Latisse® eyelash growth
Introducing Lattice the worlds first FDA approved minimally invasive treatment for eyelash growth.
To schedule your consultation with Dr. Parsa or for more information about Latisse®, simply contact our office today.
- What is LATISSE™ (bimatoprost ophthalmic solution) 0.03%?
- What is hypotrichosis of the eyelashes?
- How does LATISSE™ work?
- How do I apply LATISSE™?
- How soon will I see results?
- Is LATISSE™ a replacement for mascara?
- Is LATISSE™ different from nonprescription products that indicate eyelash growth?
- What if I forget to apply one night? Or a few nights?
- What happens if I stop using LATISSE™?
- Do I need to get a prescription for LATISSE™?
- What are the possible side effects of LATISSE™?
- What should I do if I get LATISSE™ in my eye?
- Who should NOT use LATISSE™?
- What are the ingredients in LATISSE™?
- What is skin hyperpigmentation?
- What is elevated intraocular pressure (IOP)?
LATISSE™ solution is a prescription treatment for hypotrichosis used to grow eyelashes, making them longer, thicker and darker.
Hypotrichosis is another name for having inadequate or not enough eyelashes.
The active ingredient in LATISSE™ is bimatoprost. Although the precise mechanism of action is not known, research suggests that the growth of eyelashes occurs by increasing the percent of hairs in, and the duration of, the anagen (or growth) phase. Lashes can grow longer, thicker and darker because bimatoprost can also prolong this growth phase.
LATISSE™ is a once-a-day treatment you apply yourself each evening to the base of the upper eyelashes. See the full instructions in How to Apply.
LATISSE™ users may see results starting at 4 weeks with full results after 16 weeks. The growth is gradual overnight, over time.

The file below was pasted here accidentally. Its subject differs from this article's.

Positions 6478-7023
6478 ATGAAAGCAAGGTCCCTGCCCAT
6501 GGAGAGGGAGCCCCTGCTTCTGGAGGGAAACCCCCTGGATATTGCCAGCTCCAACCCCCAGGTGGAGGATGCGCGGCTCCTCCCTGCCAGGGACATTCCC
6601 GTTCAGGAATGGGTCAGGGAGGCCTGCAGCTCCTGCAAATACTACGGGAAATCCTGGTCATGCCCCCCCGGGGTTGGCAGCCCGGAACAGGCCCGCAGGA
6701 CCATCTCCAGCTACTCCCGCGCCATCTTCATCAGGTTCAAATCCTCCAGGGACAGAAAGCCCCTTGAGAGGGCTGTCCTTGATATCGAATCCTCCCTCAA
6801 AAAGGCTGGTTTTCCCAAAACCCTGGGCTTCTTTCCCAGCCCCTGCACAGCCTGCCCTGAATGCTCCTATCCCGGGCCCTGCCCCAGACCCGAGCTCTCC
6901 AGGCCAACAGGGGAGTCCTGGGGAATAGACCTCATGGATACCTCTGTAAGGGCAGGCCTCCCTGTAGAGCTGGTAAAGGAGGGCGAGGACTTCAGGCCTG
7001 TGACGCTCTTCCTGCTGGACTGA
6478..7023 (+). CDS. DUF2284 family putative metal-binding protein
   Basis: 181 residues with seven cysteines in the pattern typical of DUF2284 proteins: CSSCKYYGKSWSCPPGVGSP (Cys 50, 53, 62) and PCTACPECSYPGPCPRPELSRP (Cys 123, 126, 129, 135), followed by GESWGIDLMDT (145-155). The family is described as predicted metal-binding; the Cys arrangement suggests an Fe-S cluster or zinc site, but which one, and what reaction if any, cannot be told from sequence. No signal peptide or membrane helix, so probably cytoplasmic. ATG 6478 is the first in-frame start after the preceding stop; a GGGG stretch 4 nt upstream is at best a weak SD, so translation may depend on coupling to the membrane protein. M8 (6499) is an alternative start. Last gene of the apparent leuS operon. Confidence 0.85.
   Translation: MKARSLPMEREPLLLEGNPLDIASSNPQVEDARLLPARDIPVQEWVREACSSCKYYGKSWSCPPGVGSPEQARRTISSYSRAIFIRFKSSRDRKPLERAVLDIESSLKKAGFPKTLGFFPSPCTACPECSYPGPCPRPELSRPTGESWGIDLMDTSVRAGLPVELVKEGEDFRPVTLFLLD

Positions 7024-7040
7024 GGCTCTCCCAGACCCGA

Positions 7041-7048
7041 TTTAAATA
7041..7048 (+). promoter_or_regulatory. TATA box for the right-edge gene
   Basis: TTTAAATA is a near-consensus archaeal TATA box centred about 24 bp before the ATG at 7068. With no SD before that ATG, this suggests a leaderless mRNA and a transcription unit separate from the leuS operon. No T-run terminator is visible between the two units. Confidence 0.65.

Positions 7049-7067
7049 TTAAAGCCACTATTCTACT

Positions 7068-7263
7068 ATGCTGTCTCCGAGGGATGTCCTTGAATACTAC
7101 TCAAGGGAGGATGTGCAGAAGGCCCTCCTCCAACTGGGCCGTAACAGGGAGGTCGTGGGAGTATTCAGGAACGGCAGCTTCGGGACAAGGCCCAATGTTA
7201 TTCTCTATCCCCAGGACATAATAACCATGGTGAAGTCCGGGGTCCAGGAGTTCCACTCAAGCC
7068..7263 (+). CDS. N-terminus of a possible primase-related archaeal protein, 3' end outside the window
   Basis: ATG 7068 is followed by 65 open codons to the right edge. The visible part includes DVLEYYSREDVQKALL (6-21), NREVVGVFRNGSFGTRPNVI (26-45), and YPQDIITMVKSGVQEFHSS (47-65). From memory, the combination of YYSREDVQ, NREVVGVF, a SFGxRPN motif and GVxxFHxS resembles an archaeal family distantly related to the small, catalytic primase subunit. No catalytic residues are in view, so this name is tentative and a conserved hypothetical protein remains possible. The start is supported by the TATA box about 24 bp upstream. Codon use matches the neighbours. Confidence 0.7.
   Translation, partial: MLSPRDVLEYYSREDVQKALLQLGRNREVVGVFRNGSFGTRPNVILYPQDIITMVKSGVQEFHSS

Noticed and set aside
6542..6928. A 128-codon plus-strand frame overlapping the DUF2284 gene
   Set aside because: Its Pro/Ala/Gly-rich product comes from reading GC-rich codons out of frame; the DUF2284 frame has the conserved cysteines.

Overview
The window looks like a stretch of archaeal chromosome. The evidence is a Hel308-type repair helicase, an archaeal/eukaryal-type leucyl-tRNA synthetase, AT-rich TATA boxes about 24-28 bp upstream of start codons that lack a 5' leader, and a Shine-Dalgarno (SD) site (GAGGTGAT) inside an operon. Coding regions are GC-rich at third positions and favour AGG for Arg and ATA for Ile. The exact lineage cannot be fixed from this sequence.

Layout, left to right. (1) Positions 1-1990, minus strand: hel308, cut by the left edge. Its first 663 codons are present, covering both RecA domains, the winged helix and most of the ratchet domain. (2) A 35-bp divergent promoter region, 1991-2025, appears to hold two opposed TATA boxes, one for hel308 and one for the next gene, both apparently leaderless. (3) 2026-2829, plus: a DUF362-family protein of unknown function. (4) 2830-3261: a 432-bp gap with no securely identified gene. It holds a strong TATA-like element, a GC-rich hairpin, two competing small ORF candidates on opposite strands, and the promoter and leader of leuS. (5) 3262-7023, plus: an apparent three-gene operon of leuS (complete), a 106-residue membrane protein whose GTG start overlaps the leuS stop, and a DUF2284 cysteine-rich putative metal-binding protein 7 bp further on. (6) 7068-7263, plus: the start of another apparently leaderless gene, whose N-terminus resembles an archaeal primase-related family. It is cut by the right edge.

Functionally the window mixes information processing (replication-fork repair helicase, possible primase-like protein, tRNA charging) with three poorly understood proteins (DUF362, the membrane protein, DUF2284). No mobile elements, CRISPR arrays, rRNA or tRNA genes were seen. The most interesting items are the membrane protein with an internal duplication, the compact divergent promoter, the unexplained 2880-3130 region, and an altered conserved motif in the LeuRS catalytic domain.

No, LATISSE™ does not work in place of mascara. However, mascara is a nice complement to LATISSE™ to help make your new longer eyelashes look even more attractive.
LATISSE™ solution is the first and only prescription treatment approved by the FDA for inadequate or insufficient eyelashes, growing them longer, fuller and darker.
If you miss an application or a few, don’t try to catch up. Just apply the LATISSE™ treatment the next evening and stay on schedule.
If you stop using LATISSE™, your eyelashes are expected to return to their previous appearance over several weeks to months.
Yes. You need to be examined by Dr. Parsa before he prescribes you LATISSE™. Dr. Parsa is an oculoplastic & Cosmetic Eyelid & Oculoplastic Surgeon. He can examine you and assess if you are a candidate for Lattise.
The most common side effects after using LATISSE™ solution are an itching sensation in the eyes and/or eye redness. This was reported in approximately 4% of patients. LATISSE™ solution may cause other less common side effects which typically occur on the skin close to where LATISSE™ is applied, or in the eyes. These include skin darkening, eye irritation, dryness of the eyes, and redness of the eyelids.
LATISSE™ solution is an ophthalmic drug product. If any gets into the eye, it is not expected to cause harm. The eye should not be rinsed.
Do not use LATISSE™ solution if you are allergic to one of its ingredients.
Active ingredient: bimatoprost. Inactive ingredients: benzalkonium chloride; sodium chloride; sodium phosphate, dibasic; citric acid; and purified water. Sodium hydroxide and/or hydrochloric acid may be added to adjust pH. The pH during its shelf life ranges from 6.8 — 7.8.
This is a common, usually harmless condition in which patches of skin become abnormally darker than the surrounding skin color. This occurs when an excess of melanin, the brown pigment that produces normal skin color, forms deposits in the skin. Hyperpigmentation is a possible side effect of LATISSE™, but may be reversible after you discontinue use.
This is a condition where the pressure inside the eye is higher than normal. LATISSE™ may decrease IOP. So make sure you let Dr. Parsa know if you have any ocular condition. Concurrent administration of LATISSE™ and certain IOP-lowering medications in ocular hypertensive patients should be closely monitored for changes in intraocular pressure.